Those are bitter grapes to swallow

Martin Pietrucha, loyal malaphor follower, unintentionally uttered this one the other night while talking with his kids.  It is a mashup of “sour grapes” (someone is angry or bitter because he has not gotten something that he wants) and “a bitter pill to swallow” (an unwanted situation that someone is forced to accept).  “Sour” and “bitter” seem to be the culprits here, both are two of the five basic tastes (sweet, sour, bitter, salty, and umami).  Also one swallows grapes as well as pills.  A big thanks to Martin for sending this one in.

All I can do is not cry over sour milk

This great quote comes from boxer Daniel “The Miracle Man” Jacobs in his recent fight with Gennady “GGG” Golovkin.  At the end of the fight, Jacobs discussed his loss, and said “all I can do is not cry over sour milk and continue to move forward.”  Video clip is below.  This is a mash up of “don’t cry over spilled milk” (don’t be upset over something that can’t be fixed) and “sour grapes”(disparaging what one cannot obtain).  The speaker must have been thinking about that time he went to put milk on his cereal and the milk had turned sour, way beyond the expiration date.  That has happened to me a few times, and yes I did cry.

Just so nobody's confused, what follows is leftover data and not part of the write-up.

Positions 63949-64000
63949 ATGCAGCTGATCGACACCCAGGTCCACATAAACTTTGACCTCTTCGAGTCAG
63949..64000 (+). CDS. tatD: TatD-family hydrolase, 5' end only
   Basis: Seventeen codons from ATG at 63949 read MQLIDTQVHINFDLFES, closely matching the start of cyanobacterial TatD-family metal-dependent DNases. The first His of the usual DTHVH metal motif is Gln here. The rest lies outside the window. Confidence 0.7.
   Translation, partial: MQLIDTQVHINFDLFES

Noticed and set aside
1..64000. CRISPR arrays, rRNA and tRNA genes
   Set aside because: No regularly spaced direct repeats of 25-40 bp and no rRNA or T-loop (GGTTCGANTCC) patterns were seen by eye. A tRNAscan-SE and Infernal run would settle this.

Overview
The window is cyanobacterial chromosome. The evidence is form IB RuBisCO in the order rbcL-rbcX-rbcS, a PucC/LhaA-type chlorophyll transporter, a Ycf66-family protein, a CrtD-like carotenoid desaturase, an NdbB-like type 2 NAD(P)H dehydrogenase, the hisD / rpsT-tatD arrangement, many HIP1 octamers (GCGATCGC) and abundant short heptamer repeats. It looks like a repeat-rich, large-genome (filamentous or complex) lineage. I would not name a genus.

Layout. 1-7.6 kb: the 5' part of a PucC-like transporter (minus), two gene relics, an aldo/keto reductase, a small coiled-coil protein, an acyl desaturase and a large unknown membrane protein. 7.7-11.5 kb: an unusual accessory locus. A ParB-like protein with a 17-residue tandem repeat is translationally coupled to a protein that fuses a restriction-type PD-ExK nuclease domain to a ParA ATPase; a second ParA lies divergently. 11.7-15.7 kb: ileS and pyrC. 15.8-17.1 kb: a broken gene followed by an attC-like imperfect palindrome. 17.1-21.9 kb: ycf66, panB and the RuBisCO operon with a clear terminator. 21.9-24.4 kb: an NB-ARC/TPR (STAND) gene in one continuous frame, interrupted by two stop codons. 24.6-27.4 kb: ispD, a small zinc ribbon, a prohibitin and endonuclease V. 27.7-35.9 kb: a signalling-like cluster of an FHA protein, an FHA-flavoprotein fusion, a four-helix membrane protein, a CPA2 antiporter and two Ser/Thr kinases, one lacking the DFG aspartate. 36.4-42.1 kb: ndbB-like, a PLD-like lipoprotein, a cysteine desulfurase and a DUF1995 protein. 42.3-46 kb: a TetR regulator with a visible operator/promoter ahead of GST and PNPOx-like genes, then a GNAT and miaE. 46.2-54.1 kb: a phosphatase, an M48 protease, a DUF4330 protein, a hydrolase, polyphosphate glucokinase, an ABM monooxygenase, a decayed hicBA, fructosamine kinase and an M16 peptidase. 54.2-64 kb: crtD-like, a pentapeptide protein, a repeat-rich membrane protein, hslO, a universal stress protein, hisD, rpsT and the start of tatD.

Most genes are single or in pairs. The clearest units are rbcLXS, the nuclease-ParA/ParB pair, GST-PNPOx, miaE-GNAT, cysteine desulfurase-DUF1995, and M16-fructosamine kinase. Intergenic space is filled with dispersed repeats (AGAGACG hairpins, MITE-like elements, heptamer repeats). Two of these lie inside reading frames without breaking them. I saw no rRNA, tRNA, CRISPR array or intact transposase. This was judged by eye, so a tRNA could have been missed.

Speaking of the idiom “sour grapes”, it comes from the Greek writer Aesop’s famous fable about a fox that cannot reach some grapes on a high vine and announces that they are sour. In English the fable was first recorded in William Caxton’s 1484 translation, “The fox said these raisins be sour.”   A tip of the hat to Mike Ameel for hearing this one and passing it on, and to Susan Ameel for properly deconstructing the malaphor!